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Women & Birds

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MWB | 08:30 Tue 22nd May 2007 | Phrases & Sayings
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Where & how did women get to be called "birds?"

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In Chaucer the word byrd meant a woman and the word fowle a bird.
Women were birds before our feathered friends.
'Bird' - sometimes spelt 'brid' - meant the young of our feathered friends as long ago as 800 AD in Anglo-Saxon texts, so you might find something such as 'a hen and her birds'.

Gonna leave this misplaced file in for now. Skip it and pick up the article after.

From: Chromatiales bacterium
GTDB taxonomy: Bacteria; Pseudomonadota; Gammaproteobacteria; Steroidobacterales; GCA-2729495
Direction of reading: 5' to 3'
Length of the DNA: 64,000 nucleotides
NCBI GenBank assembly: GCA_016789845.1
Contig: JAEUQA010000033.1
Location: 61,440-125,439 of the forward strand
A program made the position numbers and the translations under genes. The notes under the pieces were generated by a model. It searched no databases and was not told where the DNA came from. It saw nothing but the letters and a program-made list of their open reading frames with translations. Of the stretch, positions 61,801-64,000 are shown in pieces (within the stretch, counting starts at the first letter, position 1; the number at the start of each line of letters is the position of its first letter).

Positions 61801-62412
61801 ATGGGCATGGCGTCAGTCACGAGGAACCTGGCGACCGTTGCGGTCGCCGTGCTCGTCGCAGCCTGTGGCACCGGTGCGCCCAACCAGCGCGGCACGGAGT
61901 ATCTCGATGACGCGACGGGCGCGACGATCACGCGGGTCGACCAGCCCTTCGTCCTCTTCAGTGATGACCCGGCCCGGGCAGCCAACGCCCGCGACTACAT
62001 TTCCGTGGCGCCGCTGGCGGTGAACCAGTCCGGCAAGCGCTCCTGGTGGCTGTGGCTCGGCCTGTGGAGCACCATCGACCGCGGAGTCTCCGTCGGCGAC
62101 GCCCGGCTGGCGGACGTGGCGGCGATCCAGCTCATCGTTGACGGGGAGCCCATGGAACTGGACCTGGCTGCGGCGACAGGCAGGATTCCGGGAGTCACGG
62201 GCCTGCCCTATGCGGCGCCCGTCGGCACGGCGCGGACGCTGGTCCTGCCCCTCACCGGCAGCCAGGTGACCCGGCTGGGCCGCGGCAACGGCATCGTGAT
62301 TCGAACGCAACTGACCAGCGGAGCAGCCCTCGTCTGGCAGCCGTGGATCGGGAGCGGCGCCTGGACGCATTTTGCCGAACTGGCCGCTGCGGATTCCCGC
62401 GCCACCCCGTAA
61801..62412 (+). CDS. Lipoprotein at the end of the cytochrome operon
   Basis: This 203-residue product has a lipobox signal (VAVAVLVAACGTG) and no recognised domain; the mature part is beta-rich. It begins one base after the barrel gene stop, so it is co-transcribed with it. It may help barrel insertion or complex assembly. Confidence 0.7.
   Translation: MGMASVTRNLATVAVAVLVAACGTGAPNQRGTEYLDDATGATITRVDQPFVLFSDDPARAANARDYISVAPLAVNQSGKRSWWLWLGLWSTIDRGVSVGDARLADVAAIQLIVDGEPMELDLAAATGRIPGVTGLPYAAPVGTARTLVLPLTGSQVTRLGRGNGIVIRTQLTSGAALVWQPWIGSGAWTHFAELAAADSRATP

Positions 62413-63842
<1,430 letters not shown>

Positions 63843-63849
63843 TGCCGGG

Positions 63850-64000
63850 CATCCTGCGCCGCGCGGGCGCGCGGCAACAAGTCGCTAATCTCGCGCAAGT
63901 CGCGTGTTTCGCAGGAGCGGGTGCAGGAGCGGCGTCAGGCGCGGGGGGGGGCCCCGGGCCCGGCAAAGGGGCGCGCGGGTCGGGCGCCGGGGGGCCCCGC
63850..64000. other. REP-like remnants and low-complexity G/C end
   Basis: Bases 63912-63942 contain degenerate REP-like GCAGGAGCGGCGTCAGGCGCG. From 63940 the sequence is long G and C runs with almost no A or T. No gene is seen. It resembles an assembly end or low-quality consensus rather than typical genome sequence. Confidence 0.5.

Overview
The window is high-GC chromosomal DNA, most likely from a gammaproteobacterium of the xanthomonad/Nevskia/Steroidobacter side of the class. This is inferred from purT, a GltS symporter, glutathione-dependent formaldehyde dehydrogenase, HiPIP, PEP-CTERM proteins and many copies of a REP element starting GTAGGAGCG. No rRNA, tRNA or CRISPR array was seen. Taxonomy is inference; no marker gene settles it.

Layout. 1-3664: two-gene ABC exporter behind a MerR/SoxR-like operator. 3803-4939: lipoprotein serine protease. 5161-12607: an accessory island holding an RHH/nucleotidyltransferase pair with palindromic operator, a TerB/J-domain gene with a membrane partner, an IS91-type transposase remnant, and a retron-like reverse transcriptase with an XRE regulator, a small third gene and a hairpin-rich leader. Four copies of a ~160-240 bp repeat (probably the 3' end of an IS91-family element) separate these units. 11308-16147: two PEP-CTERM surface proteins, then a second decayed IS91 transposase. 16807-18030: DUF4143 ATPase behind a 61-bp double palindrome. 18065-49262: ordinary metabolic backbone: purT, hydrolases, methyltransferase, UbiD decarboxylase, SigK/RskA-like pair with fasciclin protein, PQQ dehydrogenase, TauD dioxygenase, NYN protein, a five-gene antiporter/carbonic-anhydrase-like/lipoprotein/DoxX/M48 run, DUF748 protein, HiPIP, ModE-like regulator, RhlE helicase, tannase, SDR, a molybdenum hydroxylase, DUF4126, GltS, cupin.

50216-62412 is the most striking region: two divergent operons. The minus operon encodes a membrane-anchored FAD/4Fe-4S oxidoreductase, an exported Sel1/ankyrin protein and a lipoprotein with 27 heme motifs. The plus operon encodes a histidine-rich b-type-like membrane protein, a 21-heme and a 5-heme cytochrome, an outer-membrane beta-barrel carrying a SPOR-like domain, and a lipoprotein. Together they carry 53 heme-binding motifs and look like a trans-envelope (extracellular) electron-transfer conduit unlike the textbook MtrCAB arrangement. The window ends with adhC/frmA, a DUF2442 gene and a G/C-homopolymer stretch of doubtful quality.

It was not until the year 1300 - Chaucer was not born until 1342 - that 'burd(e)' meaning a maiden is first recorded. That was associated with 'bryd', from which we get 'bride'. So, the connection between birds and girls/women is truly ancient but the flying ones definitely appeared first.
Is it because they catch worms?? ;-)
Is it summat to do with tits? :o)

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